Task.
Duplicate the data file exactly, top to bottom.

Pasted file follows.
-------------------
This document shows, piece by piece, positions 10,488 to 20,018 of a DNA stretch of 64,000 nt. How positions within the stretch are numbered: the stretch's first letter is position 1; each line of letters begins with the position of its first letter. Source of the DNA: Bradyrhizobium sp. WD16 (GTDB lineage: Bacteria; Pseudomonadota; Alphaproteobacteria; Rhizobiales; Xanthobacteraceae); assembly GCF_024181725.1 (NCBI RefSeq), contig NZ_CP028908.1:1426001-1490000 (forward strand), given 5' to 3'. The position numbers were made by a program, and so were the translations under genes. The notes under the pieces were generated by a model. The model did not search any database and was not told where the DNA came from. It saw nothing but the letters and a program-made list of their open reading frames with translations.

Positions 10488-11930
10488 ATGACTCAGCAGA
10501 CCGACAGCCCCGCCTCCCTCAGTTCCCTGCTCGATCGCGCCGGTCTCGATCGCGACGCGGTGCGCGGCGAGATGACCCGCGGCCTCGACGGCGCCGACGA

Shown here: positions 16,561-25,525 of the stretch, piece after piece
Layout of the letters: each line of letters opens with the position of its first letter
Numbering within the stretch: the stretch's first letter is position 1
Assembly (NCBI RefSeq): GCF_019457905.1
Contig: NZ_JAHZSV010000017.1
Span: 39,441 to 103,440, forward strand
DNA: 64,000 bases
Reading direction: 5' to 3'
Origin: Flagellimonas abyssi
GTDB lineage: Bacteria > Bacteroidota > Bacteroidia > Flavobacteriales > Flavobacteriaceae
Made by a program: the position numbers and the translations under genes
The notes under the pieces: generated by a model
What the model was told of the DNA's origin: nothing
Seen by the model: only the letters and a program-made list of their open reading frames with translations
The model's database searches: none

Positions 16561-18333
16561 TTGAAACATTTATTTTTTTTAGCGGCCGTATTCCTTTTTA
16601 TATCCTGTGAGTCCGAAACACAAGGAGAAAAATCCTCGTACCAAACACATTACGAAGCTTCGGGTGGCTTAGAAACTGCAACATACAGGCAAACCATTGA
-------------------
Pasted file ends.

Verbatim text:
This document shows, piece by piece, positions 10,488 to 20,018 of a DNA stretch of 64,000 nt. How positions within the stretch are numbered: the stretch's first letter is position 1; each line of letters begins with the position of its first letter. Source of the DNA: Bradyrhizobium sp. WD16 (GTDB lineage: Bacteria; Pseudomonadota; Alphaproteobacteria; Rhizobiales; Xanthobacteraceae); assembly GCF_024181725.1 (NCBI RefSeq), contig NZ_CP028908.1:1426001-1490000 (forward strand), given 5' to 3'. The position numbers were made by a program, and so were the translations under genes. The notes under the pieces were generated by a model. The model did not search any database and was not told where the DNA came from. It saw nothing but the letters and a program-made list of their open reading frames with translations.

Positions 10488-11930
10488 ATGACTCAGCAGA
10501 CCGACAGCCCCGCCTCCCTCAGTTCCCTGCTCGATCGCGCCGGTCTCGATCGCGACGCGGTGCGCGGCGAGATGACCCGCGGCCTCGACGGCGCCGACGA

Shown here: positions 16,561-25,525 of the stretch, piece after piece
Layout of the letters: each line of letters opens with the position of its first letter
Numbering within the stretch: the stretch's first letter is position 1
Assembly (NCBI RefSeq): GCF_019457905.1
Contig: NZ_JAHZSV010000017.1
Span: 39,441 to 103,440, forward strand
DNA: 64,000 bases
Reading direction: 5' to 3'
Origin: Flagellimonas abyssi
GTDB lineage: Bacteria > Bacteroidota > Bacteroidia > Flavobacteriales > Flavobacteriaceae
Made by a program: the position numbers and the translations under genes
The notes under the pieces: generated by a model
What the model was told of the DNA's origin: nothing
Seen by the model: only the letters and a program-made list of their open reading frames with translations
The model's database searches: none

Positions 16561-18333
16561 TTGAAACATTTATTTTTTTTAGCGGCCGTATTCCTTTTTA
16601 TATCCTGTGAGTCCGAAACACAAGGAGAAAAATCCTCGTACCAAACACATTACGAAGCTTCGGGTGGCTTAGAAACTGCAACATACAGGCAAACCATTGA